The best way to prevent osteomyelitis is to keep things clean.  If you or your child has a cut, especially a deep cut, wash it completely.  Flush out any open wound under running water for 5 minutes, and then bandage it in sterile bandages.

If you have chronic myelitis, make sure your doctor knows about your medical history so you can work together to keep the condition under control.  If you have diabetes, pay close attention to your feet and contact your doctor at the first sign of possible infection.  The sooner you treat osteomyelitis, the better.

Osteomyelitis   Osteo (bone), myelo (marrow), - itis (inflammation)

Osteomyelitis is an infection and inflammation of the bone or the bone marrow.  It can happen if a bacterial or fungal infection enters the bone tissue from the bloodstream due to injury or surgery.  In most cases, a bacteria called Staphylococcus aureus, a type of staph bacteria, causes osteomyelitis. Only 2 out of every 10,000 people get osteomyelitis.  About 80 percent of cases develop because of an open wound. The condition affects children and adults, although in different ways.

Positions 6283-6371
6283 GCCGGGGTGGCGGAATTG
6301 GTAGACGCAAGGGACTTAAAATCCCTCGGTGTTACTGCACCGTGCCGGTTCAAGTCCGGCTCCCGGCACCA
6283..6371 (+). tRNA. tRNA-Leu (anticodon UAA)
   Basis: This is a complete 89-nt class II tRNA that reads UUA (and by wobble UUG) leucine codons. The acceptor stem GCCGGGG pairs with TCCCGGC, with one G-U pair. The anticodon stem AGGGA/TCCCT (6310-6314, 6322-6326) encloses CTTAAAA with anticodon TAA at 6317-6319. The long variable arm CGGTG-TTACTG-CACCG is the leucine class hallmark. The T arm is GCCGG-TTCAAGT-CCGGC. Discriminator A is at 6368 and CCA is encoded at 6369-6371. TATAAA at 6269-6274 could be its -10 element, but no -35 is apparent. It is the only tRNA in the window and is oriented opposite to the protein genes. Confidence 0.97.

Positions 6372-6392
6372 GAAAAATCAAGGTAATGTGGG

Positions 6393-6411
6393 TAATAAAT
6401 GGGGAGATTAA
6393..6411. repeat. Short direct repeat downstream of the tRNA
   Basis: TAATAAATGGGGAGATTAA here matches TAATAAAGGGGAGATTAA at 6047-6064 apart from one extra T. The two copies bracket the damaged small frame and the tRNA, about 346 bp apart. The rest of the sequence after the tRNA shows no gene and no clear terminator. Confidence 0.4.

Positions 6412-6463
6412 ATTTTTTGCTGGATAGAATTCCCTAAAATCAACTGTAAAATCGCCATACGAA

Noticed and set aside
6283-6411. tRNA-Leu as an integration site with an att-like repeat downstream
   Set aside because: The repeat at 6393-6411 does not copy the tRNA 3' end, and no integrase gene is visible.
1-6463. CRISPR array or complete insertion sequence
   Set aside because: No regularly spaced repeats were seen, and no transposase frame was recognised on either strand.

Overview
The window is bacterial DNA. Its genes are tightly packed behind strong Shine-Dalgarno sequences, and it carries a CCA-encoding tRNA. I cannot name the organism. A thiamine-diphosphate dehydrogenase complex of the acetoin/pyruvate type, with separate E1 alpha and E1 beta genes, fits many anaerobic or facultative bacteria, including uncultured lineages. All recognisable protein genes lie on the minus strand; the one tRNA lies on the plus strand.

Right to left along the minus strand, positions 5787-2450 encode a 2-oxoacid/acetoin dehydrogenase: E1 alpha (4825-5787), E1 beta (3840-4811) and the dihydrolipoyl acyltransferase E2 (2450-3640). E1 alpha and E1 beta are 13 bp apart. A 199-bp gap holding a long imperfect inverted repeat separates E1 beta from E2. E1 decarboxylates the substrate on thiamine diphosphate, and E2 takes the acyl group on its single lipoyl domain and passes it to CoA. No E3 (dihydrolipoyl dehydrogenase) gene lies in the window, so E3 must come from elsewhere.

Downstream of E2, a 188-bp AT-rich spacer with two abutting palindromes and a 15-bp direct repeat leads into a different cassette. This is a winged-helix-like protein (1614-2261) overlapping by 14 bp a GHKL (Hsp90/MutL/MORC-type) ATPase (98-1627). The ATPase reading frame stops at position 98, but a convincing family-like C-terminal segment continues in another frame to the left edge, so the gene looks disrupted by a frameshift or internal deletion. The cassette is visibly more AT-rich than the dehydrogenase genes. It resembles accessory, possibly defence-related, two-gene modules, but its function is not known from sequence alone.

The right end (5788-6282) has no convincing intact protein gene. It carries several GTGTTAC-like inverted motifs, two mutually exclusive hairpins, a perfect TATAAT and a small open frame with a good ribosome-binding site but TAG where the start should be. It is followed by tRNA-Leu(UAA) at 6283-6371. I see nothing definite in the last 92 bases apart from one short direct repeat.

In adults, osteomyelitis often affects the vertebrae and the pelvis.  In children, it usually affects the adjacent ends of the long bones or the main bones in the arms or legs.  Some people are more likely to experience osteomyelitis.  People at higher risk may have:

• A weakened immune system, due, for example , to chemotherapy or radiation treatment, malnutrition, dialysis, having a urinary catheter, injecting illegal drugs, and so on. 
• Circulatory problems, as a result of diabetes, peripheral arterial disease, or sickle cell disease.
• A deep puncture wound or a fracture that breaks the skin.
• Surgery to replace or repair bones.